UNC School of Medicine researchers led by Ben Philpot, PhD, and Bin Gu, PhD, found that cannabidiol had anti-seizure effects and behavior benefits in animal models of Angelman syndrome, a neurodevelopmental disorder.
The hemp plant extract, also known as cannabidiol (CBD), is being commonly used to improve anxiety, sleep problems, pain, and many other neurological conditions. Now UNC School of Medicine researchers show it may alleviate seizures and normalize brain rhythms in Angelman syndrome, a rare neurodevelopmental condition
“There is an unmet need for better treatments for kids with Angelman syndrome to help them live fuller lives and to aid their families and caregivers,” said Ben Philpot, PhD, Kenan Distinguished Professor of Cell Biology and Physiology and associate director of the UNC Neuroscience Center. “Our results show CBD could help the medical community safely meet this need.”
CBD, which is a major phytocannabinoid constituent of cannabis, has already shown to have anti-epileptic, anti-anxiety, and anti-psychotic effects. And in 2018, the FDA approved CBD for the treatment of seizures associated with two rare forms of epilepsy, but little is known about the potential anti-seizure and behavioral effects of CBD on Angelman symptom.
The Philpot lab is a leader in the creation of genetically modified mouse models of neurodevelopmental disorders, and they use these models to identify new treatments for various diseases, such as Rett, Pitt-Hopkins, and Angelman syndromes.
In experiments led by first author Bin Gu, PhD, a postdoctoral fellow in the Philpot lab, the UNC-Chapel Hill researchers systematically tested the beneficial effects of CBD on seizures, motor deficits, and brain activity abnormalities – as measured by EEG – in mice that genetically model Angelman syndrome, with the expectation that this information could guide eventual clinical use.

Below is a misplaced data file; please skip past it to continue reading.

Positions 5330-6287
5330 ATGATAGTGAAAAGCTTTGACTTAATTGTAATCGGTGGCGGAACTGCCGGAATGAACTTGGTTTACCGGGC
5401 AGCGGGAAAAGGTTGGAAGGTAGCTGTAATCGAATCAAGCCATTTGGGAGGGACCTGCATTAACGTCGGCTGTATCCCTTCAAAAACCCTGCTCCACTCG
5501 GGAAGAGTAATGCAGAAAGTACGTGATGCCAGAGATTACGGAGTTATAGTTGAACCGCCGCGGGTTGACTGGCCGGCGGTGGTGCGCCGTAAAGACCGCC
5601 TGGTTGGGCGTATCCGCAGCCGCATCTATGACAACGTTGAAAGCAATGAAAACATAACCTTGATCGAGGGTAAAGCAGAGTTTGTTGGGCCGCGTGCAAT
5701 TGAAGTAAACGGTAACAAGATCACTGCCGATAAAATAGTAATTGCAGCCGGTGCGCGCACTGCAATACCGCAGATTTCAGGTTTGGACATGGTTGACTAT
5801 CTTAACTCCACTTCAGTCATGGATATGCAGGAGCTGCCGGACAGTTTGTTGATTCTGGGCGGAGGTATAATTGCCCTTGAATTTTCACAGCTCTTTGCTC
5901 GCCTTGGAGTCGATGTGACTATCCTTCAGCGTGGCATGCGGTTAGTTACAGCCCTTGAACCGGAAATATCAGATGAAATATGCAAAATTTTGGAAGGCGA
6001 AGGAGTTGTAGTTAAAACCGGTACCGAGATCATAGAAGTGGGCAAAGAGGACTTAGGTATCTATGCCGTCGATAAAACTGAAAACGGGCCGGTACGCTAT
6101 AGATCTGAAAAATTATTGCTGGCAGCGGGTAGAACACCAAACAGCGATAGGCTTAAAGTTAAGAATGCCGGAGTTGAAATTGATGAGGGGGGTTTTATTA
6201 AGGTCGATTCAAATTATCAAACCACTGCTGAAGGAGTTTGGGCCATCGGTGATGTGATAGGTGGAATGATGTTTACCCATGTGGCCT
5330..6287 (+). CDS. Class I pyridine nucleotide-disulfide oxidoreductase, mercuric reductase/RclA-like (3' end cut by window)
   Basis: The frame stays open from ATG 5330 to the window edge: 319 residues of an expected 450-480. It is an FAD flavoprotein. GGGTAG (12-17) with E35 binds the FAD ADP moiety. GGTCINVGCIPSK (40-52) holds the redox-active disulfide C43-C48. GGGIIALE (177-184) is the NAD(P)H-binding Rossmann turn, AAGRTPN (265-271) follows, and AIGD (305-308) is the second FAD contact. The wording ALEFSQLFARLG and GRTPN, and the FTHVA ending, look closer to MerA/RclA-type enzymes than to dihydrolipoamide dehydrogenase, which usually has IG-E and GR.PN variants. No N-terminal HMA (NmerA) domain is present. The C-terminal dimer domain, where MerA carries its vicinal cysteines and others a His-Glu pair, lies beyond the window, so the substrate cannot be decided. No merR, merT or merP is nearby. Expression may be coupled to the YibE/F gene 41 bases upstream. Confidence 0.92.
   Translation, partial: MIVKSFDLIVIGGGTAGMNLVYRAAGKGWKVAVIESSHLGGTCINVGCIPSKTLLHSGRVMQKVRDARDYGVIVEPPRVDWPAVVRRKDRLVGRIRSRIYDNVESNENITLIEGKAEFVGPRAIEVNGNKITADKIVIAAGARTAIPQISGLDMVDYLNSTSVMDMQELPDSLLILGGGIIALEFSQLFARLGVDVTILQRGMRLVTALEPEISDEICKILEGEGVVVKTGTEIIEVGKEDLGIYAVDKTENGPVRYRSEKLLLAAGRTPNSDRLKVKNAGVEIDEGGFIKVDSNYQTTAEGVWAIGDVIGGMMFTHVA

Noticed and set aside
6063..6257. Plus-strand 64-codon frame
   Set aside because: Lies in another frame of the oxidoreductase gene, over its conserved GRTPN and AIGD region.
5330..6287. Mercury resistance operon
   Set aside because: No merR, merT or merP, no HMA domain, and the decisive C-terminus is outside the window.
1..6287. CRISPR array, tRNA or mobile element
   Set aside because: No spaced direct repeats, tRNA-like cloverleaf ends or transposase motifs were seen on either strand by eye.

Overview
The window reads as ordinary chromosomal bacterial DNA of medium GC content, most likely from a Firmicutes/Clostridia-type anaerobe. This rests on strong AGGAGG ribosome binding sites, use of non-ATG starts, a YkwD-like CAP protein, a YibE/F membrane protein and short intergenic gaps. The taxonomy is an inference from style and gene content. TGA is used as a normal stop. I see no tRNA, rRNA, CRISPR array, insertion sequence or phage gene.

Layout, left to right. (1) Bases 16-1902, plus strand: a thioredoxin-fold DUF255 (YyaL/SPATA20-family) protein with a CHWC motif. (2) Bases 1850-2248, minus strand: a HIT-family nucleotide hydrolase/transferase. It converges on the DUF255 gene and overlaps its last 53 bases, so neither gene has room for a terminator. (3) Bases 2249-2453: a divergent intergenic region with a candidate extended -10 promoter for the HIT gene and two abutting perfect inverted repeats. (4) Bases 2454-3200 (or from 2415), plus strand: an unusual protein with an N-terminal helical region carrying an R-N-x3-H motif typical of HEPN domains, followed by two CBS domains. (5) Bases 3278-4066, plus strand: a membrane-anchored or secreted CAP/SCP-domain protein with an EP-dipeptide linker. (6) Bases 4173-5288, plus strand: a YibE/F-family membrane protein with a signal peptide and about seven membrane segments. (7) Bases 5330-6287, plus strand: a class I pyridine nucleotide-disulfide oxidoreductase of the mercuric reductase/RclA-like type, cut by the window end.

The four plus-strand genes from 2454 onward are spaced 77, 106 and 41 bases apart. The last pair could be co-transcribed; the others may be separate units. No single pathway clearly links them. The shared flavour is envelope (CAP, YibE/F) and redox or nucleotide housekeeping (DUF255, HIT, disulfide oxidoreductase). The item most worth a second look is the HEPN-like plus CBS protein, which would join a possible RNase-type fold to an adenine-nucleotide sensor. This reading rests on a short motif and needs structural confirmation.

The researchers found that a single injection of CBD substantially lessened seizure severity in mice when the seizures were experimentally triggered by elevated body temperature or loud sounds. A typical anti-convulsant dose of CBD (100 mg/kg) caused mild sedation in mice but had little effect on motor coordination or balance. CBD also restored the normal brain rhythms which are commonly impaired in Angelman syndrome.
“We’re confident our study provides the preclinical framework necessary to better guide the rational development of CBD as a therapy to help lessen seizures associated with Angelman syndrome and other neurodevelopmental disorders,” Gu said.
Philpot and Gu added that patients and families should always seek advice from their physician before taking any CBD products and that a human clinical trial is needed to fully understand its efficacy and safety.